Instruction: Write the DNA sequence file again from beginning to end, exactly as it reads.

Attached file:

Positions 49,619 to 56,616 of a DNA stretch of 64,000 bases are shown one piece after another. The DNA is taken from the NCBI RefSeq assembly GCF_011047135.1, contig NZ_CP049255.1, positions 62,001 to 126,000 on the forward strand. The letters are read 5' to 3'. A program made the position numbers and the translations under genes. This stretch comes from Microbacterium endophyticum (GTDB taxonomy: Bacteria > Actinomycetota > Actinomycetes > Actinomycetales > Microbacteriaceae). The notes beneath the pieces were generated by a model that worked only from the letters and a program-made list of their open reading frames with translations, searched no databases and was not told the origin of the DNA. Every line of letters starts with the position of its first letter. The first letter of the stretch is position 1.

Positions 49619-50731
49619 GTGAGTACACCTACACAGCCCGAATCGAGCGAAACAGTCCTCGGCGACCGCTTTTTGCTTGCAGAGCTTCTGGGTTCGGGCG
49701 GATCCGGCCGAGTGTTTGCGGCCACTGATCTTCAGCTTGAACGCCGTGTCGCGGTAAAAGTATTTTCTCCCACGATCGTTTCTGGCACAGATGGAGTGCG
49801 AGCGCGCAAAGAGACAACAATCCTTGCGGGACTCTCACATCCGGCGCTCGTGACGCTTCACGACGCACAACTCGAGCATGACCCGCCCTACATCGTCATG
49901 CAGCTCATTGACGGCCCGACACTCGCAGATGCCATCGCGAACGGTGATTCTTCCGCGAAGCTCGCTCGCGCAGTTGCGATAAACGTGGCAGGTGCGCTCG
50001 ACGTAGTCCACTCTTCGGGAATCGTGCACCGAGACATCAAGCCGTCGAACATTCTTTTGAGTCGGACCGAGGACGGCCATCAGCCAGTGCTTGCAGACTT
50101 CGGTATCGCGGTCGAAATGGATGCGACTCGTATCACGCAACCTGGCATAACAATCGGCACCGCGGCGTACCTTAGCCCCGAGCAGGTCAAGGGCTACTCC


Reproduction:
Positions 49,619 to 56,616 of a DNA stretch of 64,000 bases are shown one piece after another. The DNA is taken from the NCBI RefSeq assembly GCF_011047135.1, contig NZ_CP049255.1, positions 62,001 to 126,000 on the forward strand. The letters are read 5' to 3'. A program made the position numbers and the translations under genes. This stretch comes from Microbacterium endophyticum (GTDB taxonomy: Bacteria > Actinomycetota > Actinomycetes > Actinomycetales > Microbacteriaceae). The notes beneath the pieces were generated by a model that worked only from the letters and a program-made list of their open reading frames with translations, searched no databases and was not told the origin of the DNA. Every line of letters starts with the position of its first letter. The first letter of the stretch is position 1.

Positions 49619-50731
49619 GTGAGTACACCTACACAGCCCGAATCGAGCGAAACAGTCCTCGGCGACCGCTTTTTGCTTGCAGAGCTTCTGGGTTCGGGCG
49701 GATCCGGCCGAGTGTTTGCGGCCACTGATCTTCAGCTTGAACGCCGTGTCGCGGTAAAAGTATTTTCTCCCACGATCGTTTCTGGCACAGATGGAGTGCG
49801 AGCGCGCAAAGAGACAACAATCCTTGCGGGACTCTCACATCCGGCGCTCGTGACGCTTCACGACGCACAACTCGAGCATGACCCGCCCTACATCGTCATG
49901 CAGCTCATTGACGGCCCGACACTCGCAGATGCCATCGCGAACGGTGATTCTTCCGCGAAGCTCGCTCGCGCAGTTGCGATAAACGTGGCAGGTGCGCTCG
50001 ACGTAGTCCACTCTTCGGGAATCGTGCACCGAGACATCAAGCCGTCGAACATTCTTTTGAGTCGGACCGAGGACGGCCATCAGCCAGTGCTTGCAGACTT
50101 CGGTATCGCGGTCGAAATGGATGCGACTCGTATCACGCAACCTGGCATAACAATCGGCACCGCGGCGTACCTTAGCCCCGAGCAGGTCAAGGGCTACTCC